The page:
After Fossey return to the United States, Leakey continued to encourage her to return to Africa to study the gorillas. In 1966 she accepted the challenge.
Striking out on their own
In 1960 Goodall set up her own camp in what was then the Gombe Stream Game Reserve (now a national park). From that base, she would soon make a revolutionary discovery.
In 1967 Fossey established her base camp at the site of what is today the Karisoke Research Center in the Virunga Mountains. Like Goodall before her, she lived almost without human contact while learning to gain the trust and confidence of the great apes. Her patience paid off, in that she was able to observe them closely enough to amass enormous amounts of detailed information about their daily lives, social organization, and methods of communication.
Expanding human knowledge
While walking through the rainforest at Gombe one day in 1960, Goodall came across a young male chimpanzee bending over a termites’ nest as he looked for food. She trained her binoculars on him and noticed something no human had ever previously recorded: the chimp picked up a twig, took off its leaves, bent it into the form of a simple tool, and plunged it into the nest, whereupon he began using it to spoon the termites into his mouth.
Goodall’s discovery of the fact that chimpanzees were tool-using animals, like human beings, is now considered one of the groundbreaking scientific insights of the 20th century. It made her name as a primatologist and as a heroic figure in popular culture.
Throughout the 1960s and ‘70s, Fossey was also building a reputation as the leading expert on Rwanda’s mountain gorillas, just as Goodall was as a leading expert on the Gombe chimps.
In 1963 National Geographic magazine put Goodall on its cover, alongside some of the chimpanzees she was studying. This publication, and a 1965 National Geographic film, sparked worldwide interest in her and her research.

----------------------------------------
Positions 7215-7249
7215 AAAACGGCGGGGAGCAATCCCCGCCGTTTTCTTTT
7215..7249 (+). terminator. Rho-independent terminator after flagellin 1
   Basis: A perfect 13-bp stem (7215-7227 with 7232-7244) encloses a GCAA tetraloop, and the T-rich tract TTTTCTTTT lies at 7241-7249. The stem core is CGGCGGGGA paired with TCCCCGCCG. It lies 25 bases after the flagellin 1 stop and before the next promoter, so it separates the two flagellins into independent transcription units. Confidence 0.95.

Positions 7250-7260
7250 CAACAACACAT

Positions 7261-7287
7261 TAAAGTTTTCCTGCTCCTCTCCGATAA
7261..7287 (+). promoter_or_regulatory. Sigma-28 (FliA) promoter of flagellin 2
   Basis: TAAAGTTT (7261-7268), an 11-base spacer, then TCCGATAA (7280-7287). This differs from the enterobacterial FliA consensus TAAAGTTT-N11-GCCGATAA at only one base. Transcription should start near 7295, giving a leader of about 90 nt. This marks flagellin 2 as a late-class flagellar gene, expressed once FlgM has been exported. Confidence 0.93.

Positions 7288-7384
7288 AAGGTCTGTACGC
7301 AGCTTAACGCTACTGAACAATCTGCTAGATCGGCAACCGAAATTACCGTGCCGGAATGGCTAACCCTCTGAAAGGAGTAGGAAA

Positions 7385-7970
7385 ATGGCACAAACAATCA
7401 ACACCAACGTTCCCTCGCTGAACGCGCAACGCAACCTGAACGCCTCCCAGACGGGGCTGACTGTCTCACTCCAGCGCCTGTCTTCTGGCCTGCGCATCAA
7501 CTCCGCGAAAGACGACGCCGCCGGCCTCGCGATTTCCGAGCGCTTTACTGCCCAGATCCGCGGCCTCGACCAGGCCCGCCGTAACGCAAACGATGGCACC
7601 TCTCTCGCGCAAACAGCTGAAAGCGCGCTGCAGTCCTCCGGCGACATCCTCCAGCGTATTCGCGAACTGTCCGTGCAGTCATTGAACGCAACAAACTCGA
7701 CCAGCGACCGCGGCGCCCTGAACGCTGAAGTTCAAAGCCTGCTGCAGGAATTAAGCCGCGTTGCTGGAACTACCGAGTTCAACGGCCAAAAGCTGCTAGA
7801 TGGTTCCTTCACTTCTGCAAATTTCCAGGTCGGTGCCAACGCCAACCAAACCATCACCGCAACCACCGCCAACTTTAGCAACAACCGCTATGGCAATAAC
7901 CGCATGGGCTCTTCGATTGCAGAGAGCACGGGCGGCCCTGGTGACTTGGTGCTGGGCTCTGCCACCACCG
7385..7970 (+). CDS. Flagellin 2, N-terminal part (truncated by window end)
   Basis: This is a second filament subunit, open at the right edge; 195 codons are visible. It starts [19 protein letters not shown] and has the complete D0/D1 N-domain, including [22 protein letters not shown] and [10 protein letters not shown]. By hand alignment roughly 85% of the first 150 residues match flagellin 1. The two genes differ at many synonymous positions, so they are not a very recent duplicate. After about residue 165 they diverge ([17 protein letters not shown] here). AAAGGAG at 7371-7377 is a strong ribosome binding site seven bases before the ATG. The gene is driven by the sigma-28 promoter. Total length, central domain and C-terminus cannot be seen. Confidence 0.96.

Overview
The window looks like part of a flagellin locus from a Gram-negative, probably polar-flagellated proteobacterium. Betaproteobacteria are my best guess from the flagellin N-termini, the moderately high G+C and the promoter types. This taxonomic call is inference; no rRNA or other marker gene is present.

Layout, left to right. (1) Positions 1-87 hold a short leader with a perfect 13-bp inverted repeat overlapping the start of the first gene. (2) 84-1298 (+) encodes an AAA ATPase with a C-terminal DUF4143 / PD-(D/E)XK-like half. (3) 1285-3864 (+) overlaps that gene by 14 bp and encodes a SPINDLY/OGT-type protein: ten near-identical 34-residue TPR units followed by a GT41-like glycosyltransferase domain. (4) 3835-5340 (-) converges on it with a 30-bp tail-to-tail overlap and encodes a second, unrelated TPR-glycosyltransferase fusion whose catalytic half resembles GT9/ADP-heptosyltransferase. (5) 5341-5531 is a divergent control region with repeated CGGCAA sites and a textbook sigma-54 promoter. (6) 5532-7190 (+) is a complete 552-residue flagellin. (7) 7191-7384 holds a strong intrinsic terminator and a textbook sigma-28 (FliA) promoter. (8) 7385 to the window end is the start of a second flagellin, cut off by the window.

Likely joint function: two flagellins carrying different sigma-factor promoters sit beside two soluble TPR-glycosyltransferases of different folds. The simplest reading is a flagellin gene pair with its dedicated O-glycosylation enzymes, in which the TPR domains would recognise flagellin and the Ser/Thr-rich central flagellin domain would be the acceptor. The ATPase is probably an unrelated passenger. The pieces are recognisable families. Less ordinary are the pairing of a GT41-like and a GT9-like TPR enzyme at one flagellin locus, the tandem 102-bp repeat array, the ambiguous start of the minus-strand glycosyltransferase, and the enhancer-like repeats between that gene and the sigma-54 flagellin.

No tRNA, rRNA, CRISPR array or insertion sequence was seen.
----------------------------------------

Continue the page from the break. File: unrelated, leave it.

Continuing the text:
Fossey and her mountain gorillas were the subjects of a National Geographic cover in 1970. It was this cover story that ignited the passion of a young Ellen DeGeneres for animals and the environment. Today, the now-under-construction Ellen DeGeneres Campus will expand Fossey’s original Karisoke Research Center.
Fossey went on to publish the story of her life’s work, Gorillas in the Mist, in 1983. In 1988, the book became a movie starring Sigourney Weaver as Fossey.
In 1965 Goodall received an honorary doctorate in ethology from the University of Cambridge, becoming one of only a select few independent scholars to earn a PhD without prior formal credentials.
Fossey continued to work with the gorillas while she studied toward a Cambridge University PhD based on her own research. She completed her degree in zoology in 1976.
Fossey established the Digit Fund in honor of her favorite gorilla, Digit, who was killed by poachers in 1977. This fund continues today as the Dian Fossey Gorilla Fund International.
Goodall established the Jane Goodall Institute in 1977 to carry on her work of studying and safeguarding eastern African chimpanzees. In 1986 she broadened her own and the institute’s focus to incorporate holistic concepts of environmentalism and public education.
Death, renewal, and legacy
Fossey was brutally murdered at her research campsite in 1985. Her killing remains unsolved, although most of those who knew her work believe it was connected to her very vocal campaign against poachers. She is buried next to Digit in the forest she loved.
In 2004 the United Nations named Goodall a messenger of peace, focusing on her work with youth through the Roots & Shoots program. Now in her 80s, she continues to travel the world to warn about the dangers of climate change and to teach people of all ages the principles of good stewardship of the earth.
Both Goodall and Fossey are the subjects of recent informative documentaries: Dian Fossey: Secrets in the Mist and Jane the Movie.
In the 2015 graphic nonfiction book Primates, author Jim Ottaviani and illustrator Maris Wicks intertwine the lives of Fossey, Goodall, and Biruté Galdikas, another eminent female primatologist who studied with Louis Leakey. This highly engaging book, geared primarily to teens, tells the story of each of the three scientists’ careers and how they changed the way human beings look at the world—and themselves.